Now if life becomes awash in pain and degradation, then the calculation might change. For example, one in three Americans 85 or over has Alzheimer’s. This along with other maladies might make life no longer worth living, but this is not the sort of case on which Emanuel and I are focusing.   

Second, even if one thinks that how well one’s life goes depends on things that are independent of happiness (for example, loving relationships, knowledge, and virtue), there is no reason to think that these things are not present after age 75. Even if they were not present at the same level, and I see no reason to think this, it is better to have them to a lesser degree than not at all. This points out the more general point, which is that even if one’s quality of life were to decline with age, this is still no reason to cut it short. By analogy, just because Martin Scorcese movies are less enjoyable now than in the past, this is no reason to stop watching them if one loves movies and his movies are still better than their competitors.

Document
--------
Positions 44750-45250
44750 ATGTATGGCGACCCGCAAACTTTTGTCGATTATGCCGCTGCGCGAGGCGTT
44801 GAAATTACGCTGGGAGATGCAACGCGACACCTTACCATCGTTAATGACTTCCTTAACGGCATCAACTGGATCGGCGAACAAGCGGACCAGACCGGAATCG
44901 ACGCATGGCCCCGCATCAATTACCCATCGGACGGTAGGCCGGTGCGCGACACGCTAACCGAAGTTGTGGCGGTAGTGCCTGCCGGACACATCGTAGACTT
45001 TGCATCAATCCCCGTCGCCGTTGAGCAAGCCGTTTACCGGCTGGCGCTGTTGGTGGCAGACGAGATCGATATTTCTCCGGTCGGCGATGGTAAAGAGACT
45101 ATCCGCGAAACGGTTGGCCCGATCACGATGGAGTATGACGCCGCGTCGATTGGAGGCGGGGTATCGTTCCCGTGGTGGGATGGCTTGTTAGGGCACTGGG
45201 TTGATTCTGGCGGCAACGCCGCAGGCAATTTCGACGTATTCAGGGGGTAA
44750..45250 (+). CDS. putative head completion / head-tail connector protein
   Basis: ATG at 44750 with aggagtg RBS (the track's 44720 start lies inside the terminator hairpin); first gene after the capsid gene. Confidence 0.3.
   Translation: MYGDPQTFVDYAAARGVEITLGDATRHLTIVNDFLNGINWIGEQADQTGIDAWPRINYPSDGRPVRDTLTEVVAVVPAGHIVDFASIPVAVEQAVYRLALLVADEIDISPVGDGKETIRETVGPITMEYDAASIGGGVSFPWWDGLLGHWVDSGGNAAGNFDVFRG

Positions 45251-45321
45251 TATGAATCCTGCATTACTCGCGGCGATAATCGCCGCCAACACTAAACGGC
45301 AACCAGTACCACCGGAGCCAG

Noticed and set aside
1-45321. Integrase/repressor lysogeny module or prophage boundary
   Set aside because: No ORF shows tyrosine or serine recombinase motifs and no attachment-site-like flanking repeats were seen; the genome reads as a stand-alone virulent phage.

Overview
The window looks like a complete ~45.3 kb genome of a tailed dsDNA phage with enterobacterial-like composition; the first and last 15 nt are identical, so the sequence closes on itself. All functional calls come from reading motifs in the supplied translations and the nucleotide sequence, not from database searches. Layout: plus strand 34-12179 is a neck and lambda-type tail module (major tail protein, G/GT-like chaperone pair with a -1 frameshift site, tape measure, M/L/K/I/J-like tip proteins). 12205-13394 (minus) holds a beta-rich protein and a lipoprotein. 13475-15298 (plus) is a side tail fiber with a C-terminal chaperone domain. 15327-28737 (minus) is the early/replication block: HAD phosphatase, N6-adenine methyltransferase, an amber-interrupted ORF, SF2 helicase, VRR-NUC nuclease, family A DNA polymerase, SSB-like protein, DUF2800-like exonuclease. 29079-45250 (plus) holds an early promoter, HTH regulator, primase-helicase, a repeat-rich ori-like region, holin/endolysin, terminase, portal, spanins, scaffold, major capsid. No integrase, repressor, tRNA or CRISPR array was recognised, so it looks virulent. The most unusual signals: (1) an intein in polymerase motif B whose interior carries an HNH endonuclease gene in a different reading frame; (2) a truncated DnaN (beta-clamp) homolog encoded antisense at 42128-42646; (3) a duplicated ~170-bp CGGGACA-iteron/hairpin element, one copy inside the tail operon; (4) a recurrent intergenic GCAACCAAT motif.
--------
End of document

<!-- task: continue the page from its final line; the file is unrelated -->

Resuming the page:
Third, healthy families do not prefer that their elderly parents be dead rather than in a reduced state. This is true even if they factor in the loss of replacing good memories with bad ones. Assuming their preferences are well thought out, and I think they often are, this tells us that the early death is not good for the family members Emanuel is trying to help by cashing out early.